And it’s this way of thinking which is behind the Rudd Government teaming up with the AFL and other bodies, to raise the employment and education levels of Indigenous people.

In June last year Federal funding of $6.75 million was approved for the Richmond Football Club to construct the Australian Institute for Indigenous Learning and Skills Development.

This partnership was furthered this week when I announced funding of $581,000 for seven indigenous program coordinators in each of the AFL’s state affiliate leagues.

While tonight I am delighted to announce an initiative to further the media careers of up to 60 indigenous Australians through indigenous radio broadcasting.

This will provide a career pathway for current AFL players seeking a career when their playing days are behind them

These projects are all part of the Government’s commitment to closing the gap between indigenous and non-indigenous Australians in six key areas, including health, infant mortality, life expectancy, education and employment outcomes.

These are the concrete steps spoken of by the Prime Minister when he made his historic Apology to the Stolen Generations on the first day of Parliament in 2007.

Tonight I want to focus on halving the gap in employment outcomes for Indigenous people within a decade. That means an extra 100 000 Indigenous Australians finding a job and keeping a job.

The current unemployment rate is about three times higher than the rest of the population. This is not good enough and we don’t accept it.

So how are we setting about closing this gap?

Firstly the Government has reformed CDEP and the Indigenous Employment Programs.

From 1 July, we will invest $764 million in employment programs that will see Indigenous communities, organisations and individuals unite to get the best solutions for Indigenous people in their communities.

These changes also will provide better support for businesses who want to employ Indigenous workers as well as encourage and help Indigenous Australians who want to set up their own business.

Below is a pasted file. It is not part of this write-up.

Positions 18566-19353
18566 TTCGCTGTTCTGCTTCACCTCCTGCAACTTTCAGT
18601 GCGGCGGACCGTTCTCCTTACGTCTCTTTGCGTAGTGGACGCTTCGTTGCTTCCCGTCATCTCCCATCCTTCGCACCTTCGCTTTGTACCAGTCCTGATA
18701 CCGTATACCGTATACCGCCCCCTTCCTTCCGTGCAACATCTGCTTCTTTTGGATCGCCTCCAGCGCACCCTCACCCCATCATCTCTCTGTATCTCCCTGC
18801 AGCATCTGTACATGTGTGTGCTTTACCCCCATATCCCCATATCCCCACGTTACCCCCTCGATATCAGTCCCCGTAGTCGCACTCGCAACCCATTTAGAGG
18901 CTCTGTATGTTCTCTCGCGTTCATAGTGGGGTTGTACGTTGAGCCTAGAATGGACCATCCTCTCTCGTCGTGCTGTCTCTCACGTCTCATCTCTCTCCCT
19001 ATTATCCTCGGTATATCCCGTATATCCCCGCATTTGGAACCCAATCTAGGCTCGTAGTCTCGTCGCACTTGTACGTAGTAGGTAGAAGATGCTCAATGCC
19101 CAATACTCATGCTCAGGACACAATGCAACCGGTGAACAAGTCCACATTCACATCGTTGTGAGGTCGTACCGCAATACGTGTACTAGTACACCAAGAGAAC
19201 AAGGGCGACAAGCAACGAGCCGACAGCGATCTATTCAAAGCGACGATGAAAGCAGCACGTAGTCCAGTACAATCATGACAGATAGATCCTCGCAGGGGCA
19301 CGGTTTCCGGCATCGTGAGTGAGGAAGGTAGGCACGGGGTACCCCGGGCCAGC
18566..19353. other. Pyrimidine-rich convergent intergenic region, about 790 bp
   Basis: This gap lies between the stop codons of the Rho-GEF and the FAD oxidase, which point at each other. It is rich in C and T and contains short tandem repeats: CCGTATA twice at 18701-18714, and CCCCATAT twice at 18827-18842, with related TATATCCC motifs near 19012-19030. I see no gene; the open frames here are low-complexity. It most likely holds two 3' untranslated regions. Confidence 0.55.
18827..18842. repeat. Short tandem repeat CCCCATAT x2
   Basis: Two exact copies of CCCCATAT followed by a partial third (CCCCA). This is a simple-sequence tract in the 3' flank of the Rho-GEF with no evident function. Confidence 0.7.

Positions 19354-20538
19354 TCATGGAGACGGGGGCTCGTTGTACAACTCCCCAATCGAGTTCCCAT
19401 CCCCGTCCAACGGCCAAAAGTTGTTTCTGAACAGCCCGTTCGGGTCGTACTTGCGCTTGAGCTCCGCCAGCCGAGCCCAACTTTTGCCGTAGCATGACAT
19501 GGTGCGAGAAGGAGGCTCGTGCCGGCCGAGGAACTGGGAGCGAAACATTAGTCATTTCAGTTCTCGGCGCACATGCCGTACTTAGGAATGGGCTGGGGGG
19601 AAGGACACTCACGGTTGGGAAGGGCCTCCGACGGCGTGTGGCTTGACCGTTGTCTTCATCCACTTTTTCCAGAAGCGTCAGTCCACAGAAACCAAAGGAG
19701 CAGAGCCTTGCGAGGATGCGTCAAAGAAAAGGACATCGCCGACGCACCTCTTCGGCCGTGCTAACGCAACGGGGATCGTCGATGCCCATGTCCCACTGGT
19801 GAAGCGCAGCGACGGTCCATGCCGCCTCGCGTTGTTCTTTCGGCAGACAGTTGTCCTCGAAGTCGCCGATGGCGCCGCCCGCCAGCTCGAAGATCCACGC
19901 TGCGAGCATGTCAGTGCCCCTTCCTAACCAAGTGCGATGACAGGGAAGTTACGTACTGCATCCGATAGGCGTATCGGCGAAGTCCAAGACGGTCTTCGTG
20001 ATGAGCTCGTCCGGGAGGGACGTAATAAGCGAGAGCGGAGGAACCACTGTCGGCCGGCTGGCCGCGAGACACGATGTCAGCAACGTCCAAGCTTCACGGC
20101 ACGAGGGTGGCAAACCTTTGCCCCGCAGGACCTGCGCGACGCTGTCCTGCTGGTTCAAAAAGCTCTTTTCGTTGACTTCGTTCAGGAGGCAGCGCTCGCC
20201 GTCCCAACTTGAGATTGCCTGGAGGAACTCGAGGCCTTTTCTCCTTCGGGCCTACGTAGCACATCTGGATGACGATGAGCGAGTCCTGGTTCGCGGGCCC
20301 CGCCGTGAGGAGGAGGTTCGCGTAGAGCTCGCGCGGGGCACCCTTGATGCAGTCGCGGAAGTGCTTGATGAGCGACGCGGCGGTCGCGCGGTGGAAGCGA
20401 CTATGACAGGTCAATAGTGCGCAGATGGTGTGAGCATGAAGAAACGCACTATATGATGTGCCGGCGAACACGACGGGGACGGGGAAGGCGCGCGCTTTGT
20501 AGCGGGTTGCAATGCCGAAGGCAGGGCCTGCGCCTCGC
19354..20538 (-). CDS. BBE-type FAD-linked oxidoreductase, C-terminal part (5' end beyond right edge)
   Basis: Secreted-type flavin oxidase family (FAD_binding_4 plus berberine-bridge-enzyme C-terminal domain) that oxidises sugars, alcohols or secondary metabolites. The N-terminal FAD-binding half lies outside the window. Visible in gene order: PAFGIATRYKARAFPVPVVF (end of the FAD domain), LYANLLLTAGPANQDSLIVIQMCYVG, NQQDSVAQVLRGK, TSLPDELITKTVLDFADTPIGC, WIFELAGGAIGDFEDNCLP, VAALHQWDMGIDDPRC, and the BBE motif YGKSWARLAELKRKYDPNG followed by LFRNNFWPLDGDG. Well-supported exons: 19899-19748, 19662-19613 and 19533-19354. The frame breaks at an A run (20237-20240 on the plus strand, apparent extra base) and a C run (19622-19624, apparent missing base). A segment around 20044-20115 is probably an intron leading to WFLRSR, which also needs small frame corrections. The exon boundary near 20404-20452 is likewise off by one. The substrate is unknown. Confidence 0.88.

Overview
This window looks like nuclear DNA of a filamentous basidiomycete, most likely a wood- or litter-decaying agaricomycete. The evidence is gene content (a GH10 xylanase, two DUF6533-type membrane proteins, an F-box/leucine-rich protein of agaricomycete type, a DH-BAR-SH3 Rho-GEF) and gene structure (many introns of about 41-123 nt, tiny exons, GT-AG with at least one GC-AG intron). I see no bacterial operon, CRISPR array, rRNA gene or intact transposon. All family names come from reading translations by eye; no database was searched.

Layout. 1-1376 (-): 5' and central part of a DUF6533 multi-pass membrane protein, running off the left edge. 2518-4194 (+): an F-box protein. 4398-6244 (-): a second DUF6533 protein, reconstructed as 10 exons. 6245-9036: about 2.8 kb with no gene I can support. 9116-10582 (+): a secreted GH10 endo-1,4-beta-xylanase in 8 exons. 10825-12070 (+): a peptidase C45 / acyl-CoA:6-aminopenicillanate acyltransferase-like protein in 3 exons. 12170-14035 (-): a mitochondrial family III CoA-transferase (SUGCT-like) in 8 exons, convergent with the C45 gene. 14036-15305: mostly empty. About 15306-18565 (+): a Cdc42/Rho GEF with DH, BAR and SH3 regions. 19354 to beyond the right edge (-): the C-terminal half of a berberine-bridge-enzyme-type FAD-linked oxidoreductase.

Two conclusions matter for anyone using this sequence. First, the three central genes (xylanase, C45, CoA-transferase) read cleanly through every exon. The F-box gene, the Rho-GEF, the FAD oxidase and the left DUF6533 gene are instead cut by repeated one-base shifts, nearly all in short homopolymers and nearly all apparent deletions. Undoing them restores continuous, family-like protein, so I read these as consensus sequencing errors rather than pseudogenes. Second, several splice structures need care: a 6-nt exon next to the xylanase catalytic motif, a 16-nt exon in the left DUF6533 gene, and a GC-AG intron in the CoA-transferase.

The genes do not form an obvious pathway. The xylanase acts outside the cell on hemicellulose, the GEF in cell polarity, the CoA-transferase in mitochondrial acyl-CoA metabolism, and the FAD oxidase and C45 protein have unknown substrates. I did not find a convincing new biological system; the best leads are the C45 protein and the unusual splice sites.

Secondly, the Government working directly with indigenous communities and the likes of Rio Tinto, BHP, QANTAS and NAB, will provide better opportunities for indigenous jobseeker.

We are also working with the Australian Employment Covenant — the AEC — a national, industry-led initiative that aims to place Indigenous Australians into jobs. And help them keep their job.

Under the Covenant, as is the case with individual employers generally, where Indigenous Australians are offered employment the Government will provide pre-employment training and on-the job mentoring.

Our partnership with organisations like the AFL will improve the employment and education outcomes of Indigenous people.

Earlier this week, I was delighted to join AFL CEO Andrew Demetriou when he launched the league’s Indigenous Framework and Employment Strategy.

This plan aims to raise off-field Indigenous employment in AFL clubs and state affiliates by 4 per cent in three years throughout the AFL.

This is a fantastic step forward for the AFL and it’s an inspiring model for other organisations.

So I congratulate the AFL for your commitment to Indigenous employment, your partnership with Indigenous peoples, and your long term support of Indigenous communities.

So tonight, I am delighted to join with the AFL, in paying tribute to the outstanding contribution that Indigenous Australians have made to the game and beyond it.

Thank you.

-ENDS-